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Relationships between a proprietary index, bispectral index, and hemodynamic variables as a means for evaluating depth of anesthesia in dogs anesthetized with sevoflurane

María S. Carrasco-JiménezDepartment of Anesthesiology, Medical School, Hospital Universitario de Puerto Real, Cádiz University, Cadiz, Spain.

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 MD, PhD
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María F. Martín CanchoMinimally Invasive Surgery Centre, Avda/Universidad s/n, 10071 Cáceres, Spain.

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Juan R. LimaMinimally Invasive Surgery Centre, Avda/Universidad s/n, 10071 Cáceres, Spain.

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Verónica CrisóstomoMinimally Invasive Surgery Centre, Avda/Universidad s/n, 10071 Cáceres, Spain.

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Jesús Usón-GargalloMinimally Invasive Surgery Centre, Avda/Universidad s/n, 10071 Cáceres, Spain.

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Luis J. EzquerraSurgery Department, College of Veterinary Medicine, University of Extremadura, Cáceres, Spain.

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Abstract

Objective—To evaluate relationships among various techniques for monitoring anesthetic depth in sevoflurane-anesthetized dogs undergoing orthopedic surgery.

Animals—10 dogs.

Procedure—Dogs were medicated with acepromazine (0.05 mg/kg, IM), buprenorphine (0.01 mg/kg, IM), and atropine (0.04 mg/kg, IM). Anesthesia was induced and maintained with sevoflurane. Cardiovascular and respiratory responses were monitored. Anesthetic depth was monitored by use of the bispectral index (BIS), and a proprietary index was used to monitor activity of the autonomic nervous system.

Results—A significant decrease in BIS was seen after induction but concurrent changes were not observed for the other techniques. The proprietary index increased significantly after intubation, but no changes were seen for the other techniques. No significant changes were detected during incision or when higher nociceptive stimuli were applied. We did not identify a correlation between BIS and the proprietary index, the proprietary index and hemodynamic variables, or the BIS and hemodynamic variables during induction and maintenance. A significant increase in the proprietary index and BIS was detected at the time of resumption of reflexes. During anesthetic recovery, a correlation was found between the proprietary index and BIS but not between hemodynamic variables and the other techniques.

Conclusions and Clinical Relevance—A significant increase in the proprietary index, but not the BIS or hemodynamic variables, was detected during intubation. Anesthetic induction with sevoflurane did not prevent the sympathetic stimulus attributable to tracheal intubation. Monitoring of hemodynamic variables does not provide sufficient information to allow clinicians to evaluate stress during anesthetic recovery. (Am J Vet Res 2004;65:1128–1135)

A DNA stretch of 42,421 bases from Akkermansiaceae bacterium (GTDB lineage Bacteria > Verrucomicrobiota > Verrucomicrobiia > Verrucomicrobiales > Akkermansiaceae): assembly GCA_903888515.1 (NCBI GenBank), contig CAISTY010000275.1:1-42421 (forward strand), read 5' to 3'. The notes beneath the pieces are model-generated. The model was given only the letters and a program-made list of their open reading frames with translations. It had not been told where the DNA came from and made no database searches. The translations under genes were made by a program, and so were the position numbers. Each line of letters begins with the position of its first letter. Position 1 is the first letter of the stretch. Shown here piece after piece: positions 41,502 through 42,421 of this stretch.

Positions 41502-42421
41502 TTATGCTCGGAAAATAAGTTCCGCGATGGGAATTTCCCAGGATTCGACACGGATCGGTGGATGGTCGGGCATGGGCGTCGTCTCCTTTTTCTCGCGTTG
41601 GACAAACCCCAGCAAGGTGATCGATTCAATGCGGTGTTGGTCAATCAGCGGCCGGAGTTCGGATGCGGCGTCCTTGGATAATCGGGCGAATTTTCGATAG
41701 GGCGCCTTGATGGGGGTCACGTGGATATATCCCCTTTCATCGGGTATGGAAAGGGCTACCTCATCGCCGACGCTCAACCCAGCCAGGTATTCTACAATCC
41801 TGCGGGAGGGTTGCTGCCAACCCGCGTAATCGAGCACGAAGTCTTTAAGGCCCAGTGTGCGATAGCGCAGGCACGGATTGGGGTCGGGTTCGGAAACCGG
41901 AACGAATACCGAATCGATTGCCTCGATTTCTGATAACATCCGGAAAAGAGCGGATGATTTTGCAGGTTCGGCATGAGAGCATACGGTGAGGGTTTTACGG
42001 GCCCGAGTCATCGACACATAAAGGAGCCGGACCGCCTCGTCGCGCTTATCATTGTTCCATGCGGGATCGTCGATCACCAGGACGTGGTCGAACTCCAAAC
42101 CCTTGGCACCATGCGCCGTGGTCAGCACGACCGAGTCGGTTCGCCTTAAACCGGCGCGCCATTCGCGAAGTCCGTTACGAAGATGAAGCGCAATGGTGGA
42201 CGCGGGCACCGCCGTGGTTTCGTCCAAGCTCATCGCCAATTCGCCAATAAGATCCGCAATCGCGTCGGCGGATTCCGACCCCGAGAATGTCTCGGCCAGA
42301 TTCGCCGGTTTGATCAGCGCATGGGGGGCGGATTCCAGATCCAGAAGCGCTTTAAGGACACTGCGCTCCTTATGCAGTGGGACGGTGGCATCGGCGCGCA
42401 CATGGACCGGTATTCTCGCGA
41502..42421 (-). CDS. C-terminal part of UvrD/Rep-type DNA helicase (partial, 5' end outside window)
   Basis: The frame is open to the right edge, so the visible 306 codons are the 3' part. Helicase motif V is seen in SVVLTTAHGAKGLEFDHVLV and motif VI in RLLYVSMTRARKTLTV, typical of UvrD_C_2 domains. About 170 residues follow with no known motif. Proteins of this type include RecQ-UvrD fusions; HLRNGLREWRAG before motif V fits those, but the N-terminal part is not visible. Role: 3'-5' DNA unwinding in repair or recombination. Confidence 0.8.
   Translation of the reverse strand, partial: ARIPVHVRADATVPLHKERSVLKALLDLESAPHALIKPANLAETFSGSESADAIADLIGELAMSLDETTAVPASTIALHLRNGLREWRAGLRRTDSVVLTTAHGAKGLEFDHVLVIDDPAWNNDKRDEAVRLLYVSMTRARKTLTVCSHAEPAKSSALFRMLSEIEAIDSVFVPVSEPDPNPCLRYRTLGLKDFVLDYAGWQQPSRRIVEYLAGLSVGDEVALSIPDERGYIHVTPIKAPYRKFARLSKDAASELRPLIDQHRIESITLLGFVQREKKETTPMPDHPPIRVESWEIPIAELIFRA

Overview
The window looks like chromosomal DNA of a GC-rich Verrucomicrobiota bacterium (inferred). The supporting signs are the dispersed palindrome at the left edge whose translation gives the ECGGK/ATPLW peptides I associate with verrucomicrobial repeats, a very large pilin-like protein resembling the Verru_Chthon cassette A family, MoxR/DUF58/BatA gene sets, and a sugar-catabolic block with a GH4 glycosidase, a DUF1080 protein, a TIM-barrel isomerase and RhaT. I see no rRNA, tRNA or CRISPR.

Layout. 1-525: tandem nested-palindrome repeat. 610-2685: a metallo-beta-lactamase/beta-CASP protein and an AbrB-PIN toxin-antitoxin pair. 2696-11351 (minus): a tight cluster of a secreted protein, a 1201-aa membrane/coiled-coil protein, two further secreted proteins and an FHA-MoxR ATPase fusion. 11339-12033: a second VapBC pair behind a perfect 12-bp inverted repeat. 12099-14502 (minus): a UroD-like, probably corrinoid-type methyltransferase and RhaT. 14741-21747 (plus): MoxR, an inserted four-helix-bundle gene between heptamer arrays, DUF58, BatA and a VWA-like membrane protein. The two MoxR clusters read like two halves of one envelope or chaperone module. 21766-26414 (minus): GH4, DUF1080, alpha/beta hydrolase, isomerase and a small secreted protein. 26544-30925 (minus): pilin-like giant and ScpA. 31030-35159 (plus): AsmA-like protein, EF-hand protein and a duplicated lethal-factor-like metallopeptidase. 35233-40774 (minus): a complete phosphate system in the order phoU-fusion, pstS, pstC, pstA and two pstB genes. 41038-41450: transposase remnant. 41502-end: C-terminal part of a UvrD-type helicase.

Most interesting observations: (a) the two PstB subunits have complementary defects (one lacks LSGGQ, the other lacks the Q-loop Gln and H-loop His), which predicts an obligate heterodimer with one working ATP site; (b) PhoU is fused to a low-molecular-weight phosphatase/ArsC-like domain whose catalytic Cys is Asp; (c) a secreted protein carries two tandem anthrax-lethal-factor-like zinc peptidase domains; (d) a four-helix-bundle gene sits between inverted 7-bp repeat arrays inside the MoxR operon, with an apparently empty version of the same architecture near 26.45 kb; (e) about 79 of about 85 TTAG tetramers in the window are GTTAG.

Abstract

Objective—To evaluate relationships among various techniques for monitoring anesthetic depth in sevoflurane-anesthetized dogs undergoing orthopedic surgery.

Animals—10 dogs.

Procedure—Dogs were medicated with acepromazine (0.05 mg/kg, IM), buprenorphine (0.01 mg/kg, IM), and atropine (0.04 mg/kg, IM). Anesthesia was induced and maintained with sevoflurane. Cardiovascular and respiratory responses were monitored. Anesthetic depth was monitored by use of the bispectral index (BIS), and a proprietary index was used to monitor activity of the autonomic nervous system.

Results—A significant decrease in BIS was seen after induction but concurrent changes were not observed for the other techniques. The proprietary index increased significantly after intubation, but no changes were seen for the other techniques. No significant changes were detected during incision or when higher nociceptive stimuli were applied. We did not identify a correlation between BIS and the proprietary index, the proprietary index and hemodynamic variables, or the BIS and hemodynamic variables during induction and maintenance. A significant increase in the proprietary index and BIS was detected at the time of resumption of reflexes. During anesthetic recovery, a correlation was found between the proprietary index and BIS but not between hemodynamic variables and the other techniques.

Conclusions and Clinical Relevance—A significant increase in the proprietary index, but not the BIS or hemodynamic variables, was detected during intubation. Anesthetic induction with sevoflurane did not prevent the sympathetic stimulus attributable to tracheal intubation. Monitoring of hemodynamic variables does not provide sufficient information to allow clinicians to evaluate stress during anesthetic recovery. (Am J Vet Res 2004;65:1128–1135)